Since husband-and-wife duo Alexi Rennalls and Sam Gnatovich started Los Angeles-based design firm SIMO Design more than 10 years ago, they consider several big-name celebs and executives, including Jon Hamm and music executive Aaron Bay-Shuck, as clients. With more than 20 projects under their belt, however, perhaps the most heartfelt project has been their own home.
Rennalls and Gnatovich recently listed their split-level five-bedroom, six-bathroom home, located within the gated community, The Summit, off Mulholland Drive, for $11.995 million. The home has a beautiful contemporary Parisian aesthetic both inside and out.
The first thing one might notice about any of the firm’s projects is the precise attention to how materials fit within a space. This home, built in 1987, intrigued them because of its size, but it needed plenty of work. They were willing to take on a challenge.
“The volume [drew us to this home],” Gnatovich says. “The house has great scale. We knew that we would have to tear it to the studs, but it was worth it because the underlying volumes of the space were great.”
The home spans 6,100 square feet across two levels. All bedrooms are located on the upper floor, while the living and entertaining areas are on the main floor. The dining room opens onto a small garden in the backyard. There’s a lovely pool with a spacious pool deck and a nearby lawn with beautiful views over the hills. There is also a chic library with a fireplace.
They didn’t keep much from the original home, but Gnatovich says they did keep the plaster coffered ceiling dome in the entry, which “began the language to the spiral staircase.”
Upon walking in, there is a sweeping staircase in the entry that Rennalls loved for its dramatic effect. She says: “It was a purposeful decision to keep the details in the entry to a minimum. We eliminated the base molding that is in the rest of the house and kept a simple reveal. We wanted the eye to just focus on the curve of line from the railing.”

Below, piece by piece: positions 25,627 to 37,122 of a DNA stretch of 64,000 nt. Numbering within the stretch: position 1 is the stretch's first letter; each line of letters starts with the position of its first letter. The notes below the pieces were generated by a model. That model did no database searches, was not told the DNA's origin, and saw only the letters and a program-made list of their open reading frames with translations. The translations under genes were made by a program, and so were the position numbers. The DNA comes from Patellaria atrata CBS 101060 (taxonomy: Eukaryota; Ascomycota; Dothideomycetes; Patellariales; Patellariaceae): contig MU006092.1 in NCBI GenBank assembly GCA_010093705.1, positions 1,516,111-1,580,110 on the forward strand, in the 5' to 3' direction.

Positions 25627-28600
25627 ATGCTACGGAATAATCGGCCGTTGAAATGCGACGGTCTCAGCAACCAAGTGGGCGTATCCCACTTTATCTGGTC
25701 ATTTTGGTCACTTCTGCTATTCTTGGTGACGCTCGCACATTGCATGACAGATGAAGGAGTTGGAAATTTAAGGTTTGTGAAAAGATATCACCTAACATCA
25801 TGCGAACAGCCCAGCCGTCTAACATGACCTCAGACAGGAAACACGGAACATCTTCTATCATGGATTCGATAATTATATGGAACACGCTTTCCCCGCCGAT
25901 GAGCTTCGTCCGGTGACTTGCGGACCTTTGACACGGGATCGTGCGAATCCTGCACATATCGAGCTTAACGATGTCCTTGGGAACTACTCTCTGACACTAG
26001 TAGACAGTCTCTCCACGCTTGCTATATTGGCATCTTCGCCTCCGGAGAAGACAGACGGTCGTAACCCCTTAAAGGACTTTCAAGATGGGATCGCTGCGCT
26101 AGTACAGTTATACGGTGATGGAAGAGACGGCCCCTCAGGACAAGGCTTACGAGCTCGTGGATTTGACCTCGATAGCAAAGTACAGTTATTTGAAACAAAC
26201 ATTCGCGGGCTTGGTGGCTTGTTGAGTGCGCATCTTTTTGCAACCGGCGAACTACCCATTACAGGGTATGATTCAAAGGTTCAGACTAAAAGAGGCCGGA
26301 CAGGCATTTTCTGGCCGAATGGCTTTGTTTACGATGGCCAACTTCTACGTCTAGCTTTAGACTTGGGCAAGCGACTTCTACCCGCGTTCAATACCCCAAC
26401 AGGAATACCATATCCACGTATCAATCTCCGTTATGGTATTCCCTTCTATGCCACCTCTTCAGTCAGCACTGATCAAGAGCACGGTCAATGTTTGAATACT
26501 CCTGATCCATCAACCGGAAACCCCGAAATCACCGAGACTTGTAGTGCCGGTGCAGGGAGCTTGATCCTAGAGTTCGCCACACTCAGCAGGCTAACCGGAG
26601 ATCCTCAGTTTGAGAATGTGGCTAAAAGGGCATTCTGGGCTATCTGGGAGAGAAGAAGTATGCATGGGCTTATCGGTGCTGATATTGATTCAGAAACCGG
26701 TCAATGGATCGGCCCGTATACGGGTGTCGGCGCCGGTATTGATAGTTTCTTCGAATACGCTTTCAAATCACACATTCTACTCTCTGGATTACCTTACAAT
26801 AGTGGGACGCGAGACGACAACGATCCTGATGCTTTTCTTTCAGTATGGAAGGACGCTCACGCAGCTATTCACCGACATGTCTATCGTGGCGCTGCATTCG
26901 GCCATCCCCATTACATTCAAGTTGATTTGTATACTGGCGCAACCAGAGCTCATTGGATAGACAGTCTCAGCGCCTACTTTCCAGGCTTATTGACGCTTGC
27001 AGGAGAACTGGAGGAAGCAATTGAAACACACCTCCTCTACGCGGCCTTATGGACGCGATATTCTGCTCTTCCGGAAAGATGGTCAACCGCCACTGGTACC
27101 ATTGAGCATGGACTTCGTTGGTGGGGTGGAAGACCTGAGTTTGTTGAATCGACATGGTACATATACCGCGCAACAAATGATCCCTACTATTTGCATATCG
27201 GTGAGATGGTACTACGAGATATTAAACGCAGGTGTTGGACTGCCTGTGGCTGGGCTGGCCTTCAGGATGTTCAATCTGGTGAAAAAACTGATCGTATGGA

The duo were heavily inspired by Parisian spaces: boutiques, facades, apartments and gardens.
“The starting concept was to marry old and new,” Rennalls says. “The idea was to start with a traditional home with traditional spaces and traditional details but we wanted to be able to introduce modern elements without it feeling out of place or distracting. Parisian architecture has a wonderful way of blending old and new very seamlessly.”
The home utilizes a neutral color palette and beautiful textures in a way that delight, which Rennalls partially credits to the lime wash paint, which is the backdrop for the entire house.
“It adds a layer of tactility,” she says. “With that as a starting point, all the other materials we selected had to play off of the paint, whether complementing or contrasting.”
The home is grand in nature, but the spaces feel connected. Exaggerated entrances link several rooms, but pocket doors and large curtains allow spaces to feel intimate.
Ultimately, the duo feels the home is too large for their needs.
“We love the house and have enjoyed being here, but it is too much house for us,” Rennalls says. “We just do not utilize all of the spaces. If Covid-19 has taught us anything, it’s that we can be happy with less.”
And sometimes, less is more.